11th Annual Salary Survey -- In the Money

Salaries have gone up for the third time in as many years, according to the 11th annual survey of compensation and benefits. So, are you getting what you deserve?

Good news once again: Redmond magazine's 11th annual survey of compensation for Microsoft IT professionals shows that salaries have gone up for a third year in a row. And
More Salary Survey
The PDF format of the survey boasts over 30 charts, including salaries by state, Get the complete 2006 Salary Survey from the Tech Library as a PDFcertification, job title and for over 40 metropolitan areas. Free registration is required to get the PDF. Get it here.
so have raises and bonuses. Overall, salaries climbed 3.3 percent, which might look more like a merit raise and pales in comparison to last year's 12 percent jump. Nonetheless, it's better than what the market is dictating.

But here's a sobering fact: The 3.3 percent salary gain is actually lower than the inflation rate. The U.S. Bureau of Labor Statistics reports that the Consumer Price Index rose 4.3 percent from June 2005 to June 2006. So, with inflation creeping up, how will you make up the difference?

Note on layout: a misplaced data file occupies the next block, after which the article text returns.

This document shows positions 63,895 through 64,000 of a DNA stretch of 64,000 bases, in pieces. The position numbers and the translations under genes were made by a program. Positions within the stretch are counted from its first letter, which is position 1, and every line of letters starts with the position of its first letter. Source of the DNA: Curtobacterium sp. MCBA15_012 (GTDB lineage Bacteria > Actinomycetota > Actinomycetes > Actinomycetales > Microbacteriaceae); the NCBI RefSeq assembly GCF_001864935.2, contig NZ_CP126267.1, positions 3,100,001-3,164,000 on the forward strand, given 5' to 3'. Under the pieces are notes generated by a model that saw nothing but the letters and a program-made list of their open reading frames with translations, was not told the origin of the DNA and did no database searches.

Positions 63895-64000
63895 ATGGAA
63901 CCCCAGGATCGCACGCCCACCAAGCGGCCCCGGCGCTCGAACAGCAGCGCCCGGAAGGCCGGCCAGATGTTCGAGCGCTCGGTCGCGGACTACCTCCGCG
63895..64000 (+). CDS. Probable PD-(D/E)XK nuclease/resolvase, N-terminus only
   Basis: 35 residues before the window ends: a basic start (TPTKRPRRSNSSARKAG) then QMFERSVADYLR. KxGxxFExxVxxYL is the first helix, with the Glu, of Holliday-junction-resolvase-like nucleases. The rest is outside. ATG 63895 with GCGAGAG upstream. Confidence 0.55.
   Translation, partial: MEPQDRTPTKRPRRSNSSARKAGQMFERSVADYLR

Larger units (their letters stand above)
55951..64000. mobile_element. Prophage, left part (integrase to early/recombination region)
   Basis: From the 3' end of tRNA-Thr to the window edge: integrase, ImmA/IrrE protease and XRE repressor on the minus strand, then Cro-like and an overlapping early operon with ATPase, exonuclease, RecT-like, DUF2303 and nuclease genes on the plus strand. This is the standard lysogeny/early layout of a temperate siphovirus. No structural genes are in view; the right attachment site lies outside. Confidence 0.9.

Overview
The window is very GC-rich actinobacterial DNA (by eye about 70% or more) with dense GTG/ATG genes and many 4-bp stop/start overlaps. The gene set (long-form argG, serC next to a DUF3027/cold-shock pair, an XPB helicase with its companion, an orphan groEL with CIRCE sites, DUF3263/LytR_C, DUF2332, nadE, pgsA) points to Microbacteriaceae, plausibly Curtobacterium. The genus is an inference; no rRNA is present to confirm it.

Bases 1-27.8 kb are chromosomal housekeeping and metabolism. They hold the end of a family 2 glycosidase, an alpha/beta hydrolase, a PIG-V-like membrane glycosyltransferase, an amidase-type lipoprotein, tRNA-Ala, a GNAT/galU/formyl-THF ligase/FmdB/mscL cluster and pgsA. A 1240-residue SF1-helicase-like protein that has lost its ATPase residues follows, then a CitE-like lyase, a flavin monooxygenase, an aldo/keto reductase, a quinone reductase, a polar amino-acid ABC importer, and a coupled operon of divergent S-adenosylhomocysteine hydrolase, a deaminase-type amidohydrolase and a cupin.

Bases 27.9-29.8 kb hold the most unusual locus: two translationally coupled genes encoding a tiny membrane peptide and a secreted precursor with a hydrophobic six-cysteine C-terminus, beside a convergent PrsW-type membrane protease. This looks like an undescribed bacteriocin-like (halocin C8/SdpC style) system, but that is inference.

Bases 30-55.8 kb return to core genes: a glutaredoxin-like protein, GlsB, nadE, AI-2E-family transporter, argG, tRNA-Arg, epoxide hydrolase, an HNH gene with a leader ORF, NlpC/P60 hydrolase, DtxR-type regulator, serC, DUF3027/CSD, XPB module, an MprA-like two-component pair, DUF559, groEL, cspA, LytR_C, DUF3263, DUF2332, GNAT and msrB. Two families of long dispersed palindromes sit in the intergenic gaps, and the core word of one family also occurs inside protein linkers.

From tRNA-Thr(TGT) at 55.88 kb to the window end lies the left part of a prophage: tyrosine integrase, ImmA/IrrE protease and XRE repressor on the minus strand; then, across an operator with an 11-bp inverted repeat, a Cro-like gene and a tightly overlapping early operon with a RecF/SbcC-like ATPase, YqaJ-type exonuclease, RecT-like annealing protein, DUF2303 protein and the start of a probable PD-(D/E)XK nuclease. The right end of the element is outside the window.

According to some reports, such as one from AMR Research, U.S. companies on average were expected to increase their IT budgets by 19.5 percent this year. If your company is one of them, perhaps you can convince them to redirect some of that budget your way, in the form of a much-deserved raise.

The Big Picture
We'll look into how you might justify a raise, but before we get to that, let's jump into the rest of the big-picture numbers. This year's 1,280 U.S.-based respondents report an average base salary of $70,901. Maybe that 3.3 percent gain doesn't make you want to jump up and click your heels. After all, it hardly lives up to the big gains locked in between the 2004 and 2005 surveys. The good news: Even at that tepid pace, our Microsoft-savvy respondents were doing better than the IT arena as a whole.

2006 Compensation
2006 Compensation --  click on chart for a larger view
[Click chart for larger view.]
Chart 1. A quick view of the results show a nice 3 percent jump from last year's salary. Raises went up slightly, while bonuses also gained. Respondents this year are older and claim two more years of experience. Details for each can be found elsewhere in this article or in the Adobe .PDF version.